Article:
“Fearless Girl resonates with so many women because she encourages us all to reflect on challenges we still face," said Assemblymember Yuh-Line Niou. “It is critical that as a City we embrace messages that encourage discussions around gender diversity, and the need for more women in leadership roles. The scarcity of women in legislatures shows us that much work remains to achieve gender equality in places of leadership. I am thrilled that more than 50 female elected officials have joined my call to make Fearless Girl a permanent exhibit, and I look forward to working with the community and my colleagues in government to ensure Fearless Girl is a permanent fixture in Lower Manhattan."
"The Fearless Girl sends an important message of hope to generations of girls who will grow up with confidence knowing that they too can succeed and thrive in male-dominated sectors and careers," said Council Member Margaret S. Chin. "Over the past week, my constituents have reached out to me by phone and email to show their support to make the statue permanent, and to tell me how important The Fearless Girl is to them. I am proud to join Congresswoman Maloney and other fearless woman to show our daughters that glass ceilings are meant to be shattered, and that they too have a seat at the table."
“Gender parity on boards and in leadership is desirable not only for the sake of fairness and equity,” said Serena Fong. “It would also enhance our country’s ability to compete and flourish in a global economy. How effectively businesses can leverage diverse talent is critical to the United State’s long-term competitiveness. Governments and business leaders around the world now recognize that they must draw from all talent in order to succeed. In other words, diversity is undeniably seen as a competitive advantage. Fearless Girl represents the strength having more women on boards gives to companies AND our communities. We hope this statement encourages other organizations to take bold action as well. Let’s make Fearless Girl and this commitment permanent.”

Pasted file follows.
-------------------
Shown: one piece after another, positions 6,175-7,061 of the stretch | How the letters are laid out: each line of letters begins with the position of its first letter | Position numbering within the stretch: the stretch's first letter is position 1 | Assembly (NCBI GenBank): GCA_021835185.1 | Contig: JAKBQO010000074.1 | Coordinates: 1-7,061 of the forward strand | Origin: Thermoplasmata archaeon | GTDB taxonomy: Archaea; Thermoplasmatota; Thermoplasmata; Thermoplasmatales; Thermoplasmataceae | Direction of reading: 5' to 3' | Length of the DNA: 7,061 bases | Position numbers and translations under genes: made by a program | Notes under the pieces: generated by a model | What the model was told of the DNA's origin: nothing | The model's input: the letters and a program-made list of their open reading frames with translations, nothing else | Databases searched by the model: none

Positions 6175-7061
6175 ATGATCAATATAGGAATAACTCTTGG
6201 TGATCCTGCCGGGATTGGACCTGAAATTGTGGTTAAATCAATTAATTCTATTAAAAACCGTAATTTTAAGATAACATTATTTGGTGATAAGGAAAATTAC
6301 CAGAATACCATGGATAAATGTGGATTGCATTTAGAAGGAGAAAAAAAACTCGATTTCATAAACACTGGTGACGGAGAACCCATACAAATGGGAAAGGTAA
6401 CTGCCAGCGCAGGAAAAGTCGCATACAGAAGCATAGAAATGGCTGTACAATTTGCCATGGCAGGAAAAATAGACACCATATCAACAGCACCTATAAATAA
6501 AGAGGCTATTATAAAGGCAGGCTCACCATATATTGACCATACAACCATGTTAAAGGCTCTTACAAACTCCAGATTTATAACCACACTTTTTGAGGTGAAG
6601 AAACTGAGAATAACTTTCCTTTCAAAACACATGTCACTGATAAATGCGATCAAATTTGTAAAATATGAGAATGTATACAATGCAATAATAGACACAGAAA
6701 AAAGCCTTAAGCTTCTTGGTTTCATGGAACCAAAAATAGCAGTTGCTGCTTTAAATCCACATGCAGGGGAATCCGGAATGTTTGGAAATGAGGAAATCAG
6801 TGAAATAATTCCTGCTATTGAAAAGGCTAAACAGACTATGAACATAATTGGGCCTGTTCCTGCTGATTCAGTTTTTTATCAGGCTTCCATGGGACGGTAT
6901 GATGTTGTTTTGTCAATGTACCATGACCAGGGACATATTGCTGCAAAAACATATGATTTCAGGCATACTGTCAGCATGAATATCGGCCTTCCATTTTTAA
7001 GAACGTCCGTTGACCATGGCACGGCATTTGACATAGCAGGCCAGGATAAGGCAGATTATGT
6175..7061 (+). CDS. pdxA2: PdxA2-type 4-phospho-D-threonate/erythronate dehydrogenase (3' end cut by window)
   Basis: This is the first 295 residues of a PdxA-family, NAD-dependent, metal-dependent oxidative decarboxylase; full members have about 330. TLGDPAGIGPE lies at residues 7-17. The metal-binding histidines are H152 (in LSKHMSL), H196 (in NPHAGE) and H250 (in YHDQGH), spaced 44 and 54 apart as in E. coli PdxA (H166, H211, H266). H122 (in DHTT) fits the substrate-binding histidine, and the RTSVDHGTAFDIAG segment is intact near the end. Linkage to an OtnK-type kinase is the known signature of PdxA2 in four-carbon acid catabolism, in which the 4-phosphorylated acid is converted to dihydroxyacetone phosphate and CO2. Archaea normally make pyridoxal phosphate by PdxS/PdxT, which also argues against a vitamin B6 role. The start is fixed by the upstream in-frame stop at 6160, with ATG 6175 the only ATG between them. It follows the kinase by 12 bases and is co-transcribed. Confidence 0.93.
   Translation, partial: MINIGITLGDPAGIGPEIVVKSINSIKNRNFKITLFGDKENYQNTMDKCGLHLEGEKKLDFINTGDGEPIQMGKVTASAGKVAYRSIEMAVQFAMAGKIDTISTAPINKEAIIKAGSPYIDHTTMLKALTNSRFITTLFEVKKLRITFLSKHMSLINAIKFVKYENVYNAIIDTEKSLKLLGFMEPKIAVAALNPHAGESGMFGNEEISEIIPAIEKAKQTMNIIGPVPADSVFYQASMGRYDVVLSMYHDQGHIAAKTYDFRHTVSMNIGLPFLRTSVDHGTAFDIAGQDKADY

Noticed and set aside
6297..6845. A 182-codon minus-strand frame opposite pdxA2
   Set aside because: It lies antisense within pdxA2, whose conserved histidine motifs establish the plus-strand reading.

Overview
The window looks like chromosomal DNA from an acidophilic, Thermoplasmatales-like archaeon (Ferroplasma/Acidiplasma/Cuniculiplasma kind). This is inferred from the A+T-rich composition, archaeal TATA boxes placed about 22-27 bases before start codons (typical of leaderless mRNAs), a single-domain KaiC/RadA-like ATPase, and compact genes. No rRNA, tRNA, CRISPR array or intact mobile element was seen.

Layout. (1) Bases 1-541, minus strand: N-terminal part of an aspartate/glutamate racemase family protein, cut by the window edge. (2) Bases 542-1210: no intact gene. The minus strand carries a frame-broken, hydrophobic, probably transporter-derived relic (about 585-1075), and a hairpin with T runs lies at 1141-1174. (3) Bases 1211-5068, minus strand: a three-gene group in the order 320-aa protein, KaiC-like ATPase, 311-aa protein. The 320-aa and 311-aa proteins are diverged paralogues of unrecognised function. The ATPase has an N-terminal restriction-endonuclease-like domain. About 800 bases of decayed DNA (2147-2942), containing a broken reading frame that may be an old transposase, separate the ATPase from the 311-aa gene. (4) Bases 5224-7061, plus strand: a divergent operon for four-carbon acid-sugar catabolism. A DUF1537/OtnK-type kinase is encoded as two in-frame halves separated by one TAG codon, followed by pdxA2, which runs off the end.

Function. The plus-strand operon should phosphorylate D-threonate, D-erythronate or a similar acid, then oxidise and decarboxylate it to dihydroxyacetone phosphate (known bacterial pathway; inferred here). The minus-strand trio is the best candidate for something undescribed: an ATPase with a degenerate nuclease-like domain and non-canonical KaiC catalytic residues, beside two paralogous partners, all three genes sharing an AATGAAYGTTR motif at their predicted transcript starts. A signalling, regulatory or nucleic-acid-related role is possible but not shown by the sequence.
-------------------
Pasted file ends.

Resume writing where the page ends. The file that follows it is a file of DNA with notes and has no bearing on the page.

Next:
“The Fearless Girl is speaking,” said Katherine Siemionko. “She's saying - I am not going anywhere. My voice will be heard. My pay will be equal. My body will be respected. I will not be bullied or silenced. I will not be passed over. I will persevere because I am equal. This statue represents the future of women in this country. She is my niece: Emma, Abby, Ali, or Mila. She's your daughter; your granddaughter. She is the American girl who's saying to all women today, "I am what you are fighting for. Because of you a day will come when this girl takes on the boys and succeeds". New York City cannot afford to remove this reminder. She is the child of liberty. If she can make it here, she can make it anywhere.”
"Fearless Girl stands as a powerful beacon, showing women -- young and old -- that no dream is too big and no ceiling is too high," said Public Advocate Letitia James. "This powerful symbol must become a permanent fixture of New York City's landscape. But our symbols will be reduced to mere tokens without true action, which is why Congress must pass Congresswoman Maloney's Gender Diversity in Corporate Leadership Act to ensure that women have every opportunity to be corporate leaders."